Friday, August 12, 2016

The Coolidge Quartet Completed (III)

Daniel Gregory Mason
The third and final installment of my Coolidge Quartet series is here, meaning you can now hear every one of their published Victor recordings through my uploads. All of their sets are fairly rare, but these two may be the rarest, so I have saved them for last. These two sets also share another, rather more unfortunate distinction: there are cuts in both major works presented. In the Hummel work, only the slow movement is affected, but in the work by Massachusetts-born Daniel Gregory Mason (1873-1953), all the movements are cut, the last one most seriously. Had the cuts not been taken, however, it would not have been possible to include the filler side, a quartet movement by Virginia native Mary Howe (née Carlisle, 1882-1964):

Daniel Gregory Mason: Quartet in G Minor, Op. 19 (On Negro Themes) and
Mary Howe: Allegro inevitabile
The Coolidge Quartet (Kroll-Pepper-Moldavan-Gottlieb)
Recorded September 27, 1940
Victor Musical Masterpiece set DM-891, three 78-rpm records
Link (FLAC files, 70.47 MB)
Link (MP3 files, 47.45 MB)

Johann Nepomuk Hummel: Quartet No. 2 in G Major, Op. 30, No. 2
The Coolidge Quartet (Kroll-Berezowsky-Moldavan-Gottlieb)
Recorded March 24, 1939
Victor Musical Masterpiece set M-723, two 78-rpm records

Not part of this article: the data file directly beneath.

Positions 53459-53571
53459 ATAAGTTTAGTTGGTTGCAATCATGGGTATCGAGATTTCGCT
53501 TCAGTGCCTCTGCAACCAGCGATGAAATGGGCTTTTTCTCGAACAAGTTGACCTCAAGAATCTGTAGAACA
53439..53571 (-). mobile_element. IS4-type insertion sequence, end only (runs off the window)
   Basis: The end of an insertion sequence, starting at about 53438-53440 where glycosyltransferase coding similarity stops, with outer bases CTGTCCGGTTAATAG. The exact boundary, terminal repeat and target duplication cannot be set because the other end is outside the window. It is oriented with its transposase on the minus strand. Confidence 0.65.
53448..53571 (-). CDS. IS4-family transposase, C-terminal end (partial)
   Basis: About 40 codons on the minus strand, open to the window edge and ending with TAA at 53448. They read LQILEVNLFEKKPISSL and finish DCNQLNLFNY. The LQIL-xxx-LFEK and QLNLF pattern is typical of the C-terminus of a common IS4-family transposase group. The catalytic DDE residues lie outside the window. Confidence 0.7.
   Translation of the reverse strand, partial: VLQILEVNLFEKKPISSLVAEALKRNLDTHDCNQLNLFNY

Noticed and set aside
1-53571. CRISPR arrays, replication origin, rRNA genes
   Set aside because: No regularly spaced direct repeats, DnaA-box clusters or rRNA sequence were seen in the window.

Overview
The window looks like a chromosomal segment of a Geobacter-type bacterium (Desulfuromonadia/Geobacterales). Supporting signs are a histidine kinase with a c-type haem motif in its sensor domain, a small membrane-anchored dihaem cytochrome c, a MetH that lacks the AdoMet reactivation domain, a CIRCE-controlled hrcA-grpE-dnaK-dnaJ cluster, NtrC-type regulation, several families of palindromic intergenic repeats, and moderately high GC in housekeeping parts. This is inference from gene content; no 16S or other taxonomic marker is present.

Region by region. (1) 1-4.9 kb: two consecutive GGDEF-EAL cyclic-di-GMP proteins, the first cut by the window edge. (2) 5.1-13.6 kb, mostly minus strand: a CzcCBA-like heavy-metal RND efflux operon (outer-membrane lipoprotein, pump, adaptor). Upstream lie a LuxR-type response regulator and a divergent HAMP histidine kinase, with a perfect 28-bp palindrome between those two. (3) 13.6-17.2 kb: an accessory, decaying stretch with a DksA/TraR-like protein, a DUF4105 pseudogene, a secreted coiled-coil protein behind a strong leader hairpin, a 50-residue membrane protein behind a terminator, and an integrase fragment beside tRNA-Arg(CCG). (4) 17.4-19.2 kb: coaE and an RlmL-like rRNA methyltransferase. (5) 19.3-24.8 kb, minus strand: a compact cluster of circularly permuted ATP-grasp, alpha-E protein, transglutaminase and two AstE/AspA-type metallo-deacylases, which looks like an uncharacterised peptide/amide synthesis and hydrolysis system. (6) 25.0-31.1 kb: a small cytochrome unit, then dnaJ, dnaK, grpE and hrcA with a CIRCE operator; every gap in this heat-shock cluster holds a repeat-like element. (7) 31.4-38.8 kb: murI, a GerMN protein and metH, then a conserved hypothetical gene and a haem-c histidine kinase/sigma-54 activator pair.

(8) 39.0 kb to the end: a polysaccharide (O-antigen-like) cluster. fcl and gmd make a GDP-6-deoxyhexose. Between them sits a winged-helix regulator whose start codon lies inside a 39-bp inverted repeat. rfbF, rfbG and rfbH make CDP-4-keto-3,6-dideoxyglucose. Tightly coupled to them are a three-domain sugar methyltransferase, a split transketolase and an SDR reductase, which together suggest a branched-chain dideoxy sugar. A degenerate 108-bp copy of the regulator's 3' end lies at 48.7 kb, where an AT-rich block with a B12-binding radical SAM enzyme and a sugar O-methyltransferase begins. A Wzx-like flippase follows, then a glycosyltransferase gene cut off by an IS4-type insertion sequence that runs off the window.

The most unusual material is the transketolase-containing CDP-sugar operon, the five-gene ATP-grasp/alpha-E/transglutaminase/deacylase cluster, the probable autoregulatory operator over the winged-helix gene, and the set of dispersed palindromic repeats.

Link (FLAC files, 45.80 MB)
Link (MP3 files, 33.09 MB)

I had never heard the Hummel quartet before acquiring this set; it is charming, and its finale is particularly fun. Certain passages suggest that Hummel was familiar with Bach's "Goldberg" Variations.


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  2. Yippee! Thanks so much. This has been an extraordinary odyssey - you are our hero! Very odd, though, that they should have *cut* Mason's Quartet to make space for a filler. Do you know if the Quartet was close to Howe to in some way? Best wishes and again many thanks, Nick

    1. Aha, I've just read your interesting note - so it might have been Mason giving Howe a leg-up. Touching, if true. Thanks again, Nick

    2. Hi Nick, Mrs. Howe seems to have been very influential in the musical life of Washington, D.C., and the Coolidge Quartet was founded to give concerts at the Library of Congress there, so I would expect that there was some connection. Indeed Berezowsky's papers, at Columbia University, include three years' worth of correspondence (1937-1940) with Mrs. Howe, according to Columbia's online catalogue at Best wishes, Bryan

    3. Thank you, Bryan! If I had time and life enough for another PhD... All the best, Nick

  3. Thank you for making this available. I've been trying to get Naxos records interested in recording his music for some time now. No luck so far, but fingers crossed.

  4. Thank you for seeking out and giving us all of these Coolidge Quartet recordings.